changes would be produced exactly the reverse of those already
described; and such is found to be actually the case. Let us suppose a
vessel, the capacity of which is 1728 cubic inches, to be filled with
steam, of the temperature of 212°, and exerting a pressure of 15
pounds on the square inch; let 5-1/2 cubic inches of water, at the
temperature of 32°, be injected into this vessel, immediately the
steam will impart the heat, which it has absorbed in the process of
vaporisation to the water thus injected, and will itself resume the
liquid form. It will shrink into its primitive dimensions of one cubic
inch, and the heat which it will dismiss will be sufficient to raise
the 5-1/2 cubic inches of injected water to the temperature of 212°.
The contents of the vessel will thus be 6-1/2 cubic inches of water at
the temperature of 212°. One of these cubic inches is in fact the
steam which previously filled the vessel reconverted into water, the
other 5-1/2 are the injected water which has been raised from the
temperature of 32° to 212° by the heat which has been dismissed by the
steam in resuming the liquid state. It will be observed that in this
transmission no temperature is lost, since the cubic inch of water
into which the steam is converted has the same temperature as the
steam had before the cold water was injected.

These consequences are in perfect accordance with the results already
obtained from observing the time necessary to convert a given quantity
of water into steam by the application of heat. From the present
result it follows, that in the reduction of a given quantity of steam
to water it parts with as much heat as is sufficient to raise 5-1/2
cubic inches from 32° to 212°, that is, 5-1/2 times 180° or 990°.

(21.) There is an effect produced in this process to which it is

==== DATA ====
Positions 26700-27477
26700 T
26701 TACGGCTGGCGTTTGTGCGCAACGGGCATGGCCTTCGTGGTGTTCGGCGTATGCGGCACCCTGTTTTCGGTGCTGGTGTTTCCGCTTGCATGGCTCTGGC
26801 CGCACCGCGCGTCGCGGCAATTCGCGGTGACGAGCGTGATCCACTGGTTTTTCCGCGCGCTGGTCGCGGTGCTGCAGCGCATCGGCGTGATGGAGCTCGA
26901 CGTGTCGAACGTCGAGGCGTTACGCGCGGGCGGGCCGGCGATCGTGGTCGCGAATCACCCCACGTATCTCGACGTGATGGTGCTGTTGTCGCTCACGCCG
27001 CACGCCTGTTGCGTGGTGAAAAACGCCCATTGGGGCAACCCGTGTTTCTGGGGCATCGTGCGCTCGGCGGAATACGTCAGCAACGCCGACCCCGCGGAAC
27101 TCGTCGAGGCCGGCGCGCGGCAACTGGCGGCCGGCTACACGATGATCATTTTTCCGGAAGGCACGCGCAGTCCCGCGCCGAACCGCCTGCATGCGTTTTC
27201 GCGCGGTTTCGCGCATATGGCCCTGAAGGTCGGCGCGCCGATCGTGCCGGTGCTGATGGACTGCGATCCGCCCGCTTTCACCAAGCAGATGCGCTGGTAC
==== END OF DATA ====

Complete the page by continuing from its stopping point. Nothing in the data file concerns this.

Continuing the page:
material that we should attend. The steam which filled the space of
1728 cubic inches shrinks when reconverted into water into the
dimensions of 1 cubic inch. It therefore leaves 1727 cubic inches of
the vessel it contains unoccupied. By this property steam is rendered
instrumental in the formation of a vacuum.

By allowing steam to circulate through a vessel, the air may be
expelled from it, and its place filled by steam. If the vessel be then
closed and cooled the steam will be reduced to water, and, falling in
drops on the bottom and sides of the vessel, the space which it filled
will become a _vacuum_. This may be easily established by experiment.
Let a long glass tube be provided with a hollow ball at one end, and
having the other end open.[5] Let a small quantity of spirits be
poured in at the open end, and placing the glass ball over the flame
of a lamp, let the spirits be boiled. After some time the steam will
be observed to issue copiously from the open end of the tube which is
presented upwards. When this takes place, let the tube be inverted,
and its open end plunged in a basin of cold water. The heat being thus
removed, the cool air will reconvert the steam in the tube into
liquid, and a vacuum will be produced, into which the pressure of the
atmosphere on the surface of the water in the basin will force the
water through the tube, and it will rush up with considerable force,
and fill the glass ball.

[Footnote 5: A common glass flask with a long neck will answer the

In this experiment it is better to use spirits than water, because
they boil at a lower heat, and expose the glass to less liability to
break, and also the tube may more easily be handled.